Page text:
US health officials have confirmed that the Zika virus causes babies to be born with abnormally small heads and severe brain defects, confirming the worst fears of many pregnant women in the US and Latin America.
Doctors in Brazil have been linking Zika infections in pregnant women to a rise in newborns with microcephaly - an unusually small skull - since last year.
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Most outside experts were cautious about drawing such a connection but the US Centers for Disease Control and Prevention says it has enough evidence to confirm that.
"There is no longer any doubt that Zika causes microcephaly," Tom Frieden, CDC director, said on Wednesday.
The CDC said it also is clear that Zika causes other serious defects, including damaging calcium build-ups in the developing brain.
Among evidence that clinched the case was that signs of the Zika virus, which is spread primarily through mosquito bites and can also be transmitted through sex, have been found in the brain tissue, spinal fluid and amniotic fluid of microcephaly babies.
The CDC and other health agencies have been operating for months on the assumption that Zika causes brain defects, and they have been warning pregnant women to use mosquito repellent, to cover up, to avoid travel to Zika-stricken regions and either to abstain from sex or to rely on condoms.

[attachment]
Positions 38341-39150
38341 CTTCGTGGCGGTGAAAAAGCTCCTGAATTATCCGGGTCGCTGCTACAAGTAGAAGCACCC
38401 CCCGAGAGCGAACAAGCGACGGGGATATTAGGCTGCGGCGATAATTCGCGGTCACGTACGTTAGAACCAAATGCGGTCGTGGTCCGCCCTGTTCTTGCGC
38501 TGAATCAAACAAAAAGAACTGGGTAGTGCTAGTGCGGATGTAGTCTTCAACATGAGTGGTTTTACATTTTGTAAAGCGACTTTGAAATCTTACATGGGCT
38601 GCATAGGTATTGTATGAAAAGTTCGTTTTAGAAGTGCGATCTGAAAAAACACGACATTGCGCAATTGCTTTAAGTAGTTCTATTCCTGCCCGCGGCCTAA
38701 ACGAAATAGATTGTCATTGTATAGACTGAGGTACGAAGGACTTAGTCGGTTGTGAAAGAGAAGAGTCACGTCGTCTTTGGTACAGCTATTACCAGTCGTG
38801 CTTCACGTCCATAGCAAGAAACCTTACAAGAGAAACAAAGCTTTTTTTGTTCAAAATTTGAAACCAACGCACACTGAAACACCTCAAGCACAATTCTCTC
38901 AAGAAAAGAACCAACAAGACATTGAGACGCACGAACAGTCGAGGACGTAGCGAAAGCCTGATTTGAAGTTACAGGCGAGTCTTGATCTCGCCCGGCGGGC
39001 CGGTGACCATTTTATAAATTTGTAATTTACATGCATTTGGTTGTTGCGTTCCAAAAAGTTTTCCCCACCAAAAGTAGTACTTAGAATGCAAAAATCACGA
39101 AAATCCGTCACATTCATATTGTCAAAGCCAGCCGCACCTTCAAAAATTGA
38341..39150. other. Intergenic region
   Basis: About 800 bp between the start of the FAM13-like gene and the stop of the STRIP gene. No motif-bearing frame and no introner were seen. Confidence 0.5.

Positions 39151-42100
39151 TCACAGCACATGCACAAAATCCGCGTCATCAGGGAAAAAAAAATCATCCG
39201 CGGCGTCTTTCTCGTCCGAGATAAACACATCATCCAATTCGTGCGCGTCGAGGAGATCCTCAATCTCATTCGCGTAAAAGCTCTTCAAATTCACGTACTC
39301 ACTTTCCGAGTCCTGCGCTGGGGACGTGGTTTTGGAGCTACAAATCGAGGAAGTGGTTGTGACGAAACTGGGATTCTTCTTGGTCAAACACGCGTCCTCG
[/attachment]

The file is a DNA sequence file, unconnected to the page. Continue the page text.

Those guidelines will not change.
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But the new finding should help officials to make a more convincing case to the public for taking precautions.
Some experts hope it will change public thinking about Zika the way the 1964 surgeon-general's report convinced many Americans that smoking caused lung cancer.
"We've been very careful over the last few months to say 'it's linked to, it's associated with'," said CDC's Sonja Rasmussen.
"We've been careful to say it's not the cause of. I think our messages will now be more direct."
The World Health Organization made similar statements recently and an official applauded the CDC report.
"We feel it's time to move from precautionary language to more forceful language to get people to take action," said Bruce Aylward, who is leading WHO's Zika response.
Zika has been sweeping through Latin America and the Caribbean in recent months, and the fear is that it will only get worse there and arrive in the US with the onset of the mosquito season this spring and summer.
The virus causes only a mild and brief illness, at worst, in most people.
In the past year, infections in pregnant women have been strongly linked to fetal deaths and devastating birth defects, mostly in Brazil, where the health ministry said on Tuesday that 1,113 cases of microcephaly have been confirmed since October.
Source: Al Jazeera and agencies